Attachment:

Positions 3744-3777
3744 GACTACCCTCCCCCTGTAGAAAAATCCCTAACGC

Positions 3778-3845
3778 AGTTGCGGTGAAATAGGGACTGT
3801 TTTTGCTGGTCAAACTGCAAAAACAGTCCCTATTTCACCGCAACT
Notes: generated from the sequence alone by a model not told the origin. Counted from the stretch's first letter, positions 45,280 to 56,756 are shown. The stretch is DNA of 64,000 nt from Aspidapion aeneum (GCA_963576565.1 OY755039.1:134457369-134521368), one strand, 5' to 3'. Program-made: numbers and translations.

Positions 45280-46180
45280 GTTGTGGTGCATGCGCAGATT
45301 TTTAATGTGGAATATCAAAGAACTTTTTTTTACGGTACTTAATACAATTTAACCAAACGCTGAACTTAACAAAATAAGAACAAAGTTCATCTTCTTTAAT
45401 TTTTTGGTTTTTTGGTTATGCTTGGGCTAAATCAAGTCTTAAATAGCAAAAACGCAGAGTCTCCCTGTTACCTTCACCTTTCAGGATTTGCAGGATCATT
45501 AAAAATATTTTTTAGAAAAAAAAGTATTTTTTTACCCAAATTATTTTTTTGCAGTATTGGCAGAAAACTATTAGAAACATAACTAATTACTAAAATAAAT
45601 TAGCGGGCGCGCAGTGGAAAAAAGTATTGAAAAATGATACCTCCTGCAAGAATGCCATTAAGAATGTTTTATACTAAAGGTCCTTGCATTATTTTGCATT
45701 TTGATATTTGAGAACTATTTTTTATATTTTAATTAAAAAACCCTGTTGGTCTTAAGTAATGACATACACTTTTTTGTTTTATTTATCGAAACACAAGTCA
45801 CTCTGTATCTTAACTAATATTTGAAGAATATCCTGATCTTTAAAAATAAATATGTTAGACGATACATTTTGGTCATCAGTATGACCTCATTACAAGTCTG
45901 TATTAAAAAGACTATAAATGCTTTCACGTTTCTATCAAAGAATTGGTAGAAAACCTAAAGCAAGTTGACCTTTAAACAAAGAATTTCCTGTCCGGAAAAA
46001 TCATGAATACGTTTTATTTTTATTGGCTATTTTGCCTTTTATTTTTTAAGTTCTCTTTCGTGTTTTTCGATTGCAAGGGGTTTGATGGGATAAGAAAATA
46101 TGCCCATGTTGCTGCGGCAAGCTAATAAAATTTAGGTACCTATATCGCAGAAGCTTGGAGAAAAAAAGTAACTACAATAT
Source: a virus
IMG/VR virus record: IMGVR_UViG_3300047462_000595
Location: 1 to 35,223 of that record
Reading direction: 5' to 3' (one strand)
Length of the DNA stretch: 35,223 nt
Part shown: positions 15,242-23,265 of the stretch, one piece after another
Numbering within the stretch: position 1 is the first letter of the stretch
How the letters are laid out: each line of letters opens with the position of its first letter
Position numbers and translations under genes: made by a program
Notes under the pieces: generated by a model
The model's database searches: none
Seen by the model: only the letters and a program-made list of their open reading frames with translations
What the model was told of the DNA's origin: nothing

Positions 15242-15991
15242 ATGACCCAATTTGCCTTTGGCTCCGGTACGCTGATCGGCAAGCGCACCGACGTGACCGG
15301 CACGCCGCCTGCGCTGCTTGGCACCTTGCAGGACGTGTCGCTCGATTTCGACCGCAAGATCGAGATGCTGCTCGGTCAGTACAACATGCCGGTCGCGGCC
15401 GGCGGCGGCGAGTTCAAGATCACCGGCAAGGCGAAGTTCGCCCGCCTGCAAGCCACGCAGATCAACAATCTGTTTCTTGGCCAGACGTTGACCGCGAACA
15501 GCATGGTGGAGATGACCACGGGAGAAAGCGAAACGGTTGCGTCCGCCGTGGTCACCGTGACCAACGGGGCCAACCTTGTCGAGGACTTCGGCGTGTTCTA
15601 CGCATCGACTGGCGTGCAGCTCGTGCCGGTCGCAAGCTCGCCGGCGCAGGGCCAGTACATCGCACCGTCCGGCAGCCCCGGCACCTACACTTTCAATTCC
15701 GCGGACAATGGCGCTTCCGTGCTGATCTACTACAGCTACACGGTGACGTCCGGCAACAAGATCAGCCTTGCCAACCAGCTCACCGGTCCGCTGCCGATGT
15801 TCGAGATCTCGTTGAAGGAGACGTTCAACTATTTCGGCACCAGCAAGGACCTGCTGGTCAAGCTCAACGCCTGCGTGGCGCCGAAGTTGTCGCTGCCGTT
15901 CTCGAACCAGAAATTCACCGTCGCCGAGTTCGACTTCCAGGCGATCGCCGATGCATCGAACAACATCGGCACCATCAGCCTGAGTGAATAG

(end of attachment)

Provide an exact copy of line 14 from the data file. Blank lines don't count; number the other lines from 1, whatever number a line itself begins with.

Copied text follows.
45801 CTCTGTATCTTAACTAATATTTGAAGAATATCCTGATCTTTAAAAATAAATATGTTAGACGATACATTTTGGTCATCAGTATGACCTCATTACAAGTCTG